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THIRD ANNUAL
ASAP '95 WORKSHOP

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Adaptive Beamforming
(ABF) and Direction
Finding (DF) for Arrays in
Difficult Environments

Norman L. Owsley
Naval Undersea Warfare Center (NUWC)
New London, CT 06320
email: owsleyl@nl.nuwc.navy.mil

Abstract Acoustic energy in a shallow water, bottom limited environment is complicated by multiple boundary (surface and bottom) interactions and severely refracting sound velocity profiles. Attempts to model and/or estimate the point-to-point, full-field transfer functions necessary to perform environmentally matched ABF in such an environment have been, at best, marginally successful and academically stimulating at high SNRs and, at worst, marginally useless at low SNR in the presence of uncertainty in the propagation model. In this presentation a hierarchy of environmental model mismatch conditions are considered including: 1) simple beam steering errors; 2) coherent multipath (-mode) propagation model errors; and 3) azimuth angle spreading model errors.

It is observed that in a difficult environment the detection problem is arguably blessed with low SNR. The downside to the low SNR syndrome is that it does not provide a realistic opportunity for some form of an adaptive matched field processor to learn "everything you always wanted to know about the ocean'' propagation model using energy propagating from a source which is being detected simultaneous with environmental learning. The upside of the low SNR syndrome is that types (1) and (2) mismatch become asymptotically unimportant at low SNR. That is to say, low SNR performance with mismatch can be no worse than a conventional single wavefront time delay-and-sum beamformer which is notably robust to propagation model errors (mismatch) for all SNR. This may be a widely known but insufficiently understood result.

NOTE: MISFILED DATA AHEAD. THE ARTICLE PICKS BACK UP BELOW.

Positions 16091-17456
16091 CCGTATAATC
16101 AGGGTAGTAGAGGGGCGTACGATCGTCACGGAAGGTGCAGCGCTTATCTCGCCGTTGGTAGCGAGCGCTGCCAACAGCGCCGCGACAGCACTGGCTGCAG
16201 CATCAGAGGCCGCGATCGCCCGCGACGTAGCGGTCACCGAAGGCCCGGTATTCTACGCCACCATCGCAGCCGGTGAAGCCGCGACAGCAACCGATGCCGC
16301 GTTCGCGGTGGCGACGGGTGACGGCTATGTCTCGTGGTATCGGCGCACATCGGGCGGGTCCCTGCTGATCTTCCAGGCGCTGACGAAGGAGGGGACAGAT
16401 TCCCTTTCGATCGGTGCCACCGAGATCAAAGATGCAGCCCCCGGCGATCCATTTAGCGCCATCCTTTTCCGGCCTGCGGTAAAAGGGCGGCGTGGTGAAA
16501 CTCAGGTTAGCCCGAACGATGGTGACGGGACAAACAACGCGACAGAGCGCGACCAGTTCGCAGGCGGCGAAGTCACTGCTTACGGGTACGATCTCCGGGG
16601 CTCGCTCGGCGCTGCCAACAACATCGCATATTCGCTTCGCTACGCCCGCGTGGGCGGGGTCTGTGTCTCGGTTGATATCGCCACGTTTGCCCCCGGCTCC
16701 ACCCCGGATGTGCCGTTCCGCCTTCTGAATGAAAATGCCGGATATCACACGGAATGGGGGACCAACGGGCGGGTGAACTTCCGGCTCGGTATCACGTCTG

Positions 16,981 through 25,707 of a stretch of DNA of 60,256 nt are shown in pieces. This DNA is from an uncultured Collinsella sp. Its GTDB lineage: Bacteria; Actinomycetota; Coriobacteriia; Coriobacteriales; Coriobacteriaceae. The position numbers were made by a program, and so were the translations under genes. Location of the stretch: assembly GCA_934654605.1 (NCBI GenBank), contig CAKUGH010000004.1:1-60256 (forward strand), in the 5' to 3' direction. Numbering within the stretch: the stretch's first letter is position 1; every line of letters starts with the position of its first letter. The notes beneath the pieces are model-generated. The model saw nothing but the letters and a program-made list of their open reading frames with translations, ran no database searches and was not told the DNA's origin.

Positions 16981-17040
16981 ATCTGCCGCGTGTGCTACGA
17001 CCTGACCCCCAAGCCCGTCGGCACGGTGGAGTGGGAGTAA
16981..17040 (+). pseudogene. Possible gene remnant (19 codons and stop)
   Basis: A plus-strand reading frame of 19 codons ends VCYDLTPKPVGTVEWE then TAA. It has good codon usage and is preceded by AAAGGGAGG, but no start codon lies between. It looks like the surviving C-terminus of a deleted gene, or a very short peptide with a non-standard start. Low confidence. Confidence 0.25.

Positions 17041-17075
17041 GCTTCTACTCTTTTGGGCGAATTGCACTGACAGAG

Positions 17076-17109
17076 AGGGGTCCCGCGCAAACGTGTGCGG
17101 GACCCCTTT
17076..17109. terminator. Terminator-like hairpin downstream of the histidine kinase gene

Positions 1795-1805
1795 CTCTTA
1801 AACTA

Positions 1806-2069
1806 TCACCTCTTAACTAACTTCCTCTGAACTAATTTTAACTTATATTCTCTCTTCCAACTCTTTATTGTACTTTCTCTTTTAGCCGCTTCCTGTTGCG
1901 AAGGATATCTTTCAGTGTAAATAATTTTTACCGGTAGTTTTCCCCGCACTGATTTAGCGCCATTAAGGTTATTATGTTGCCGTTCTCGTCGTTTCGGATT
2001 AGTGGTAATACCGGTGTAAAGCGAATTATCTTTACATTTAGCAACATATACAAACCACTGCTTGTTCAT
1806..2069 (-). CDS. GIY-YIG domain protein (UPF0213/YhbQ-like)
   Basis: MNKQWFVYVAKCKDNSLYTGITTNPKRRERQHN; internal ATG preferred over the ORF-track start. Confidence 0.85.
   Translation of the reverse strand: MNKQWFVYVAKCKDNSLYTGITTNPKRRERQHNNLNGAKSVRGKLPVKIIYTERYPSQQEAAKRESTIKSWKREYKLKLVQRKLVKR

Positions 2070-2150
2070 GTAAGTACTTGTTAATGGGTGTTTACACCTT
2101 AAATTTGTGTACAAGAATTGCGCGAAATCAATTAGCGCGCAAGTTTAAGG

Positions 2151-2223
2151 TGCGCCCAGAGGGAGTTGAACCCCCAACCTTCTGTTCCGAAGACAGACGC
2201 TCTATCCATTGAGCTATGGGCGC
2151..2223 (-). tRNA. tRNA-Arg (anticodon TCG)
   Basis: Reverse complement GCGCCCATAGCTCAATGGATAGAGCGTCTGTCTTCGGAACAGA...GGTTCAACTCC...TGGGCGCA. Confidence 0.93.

For type (3) mismatch, the issue is that in difficult environments the spatial coherence of the signal wavefront is not maintained over the horizontal aperture of the receiving array. A commonly proposed approach to this condition is the incoherent recombination of coherently processed horizontal subapertures of the full array. It is argued that distributing the sensors volumetrically over a reduced horizontal aperture with fully coherent array processing is preferred.

Actual sea trial data is presented which illustrates most of the important points of the presentation.

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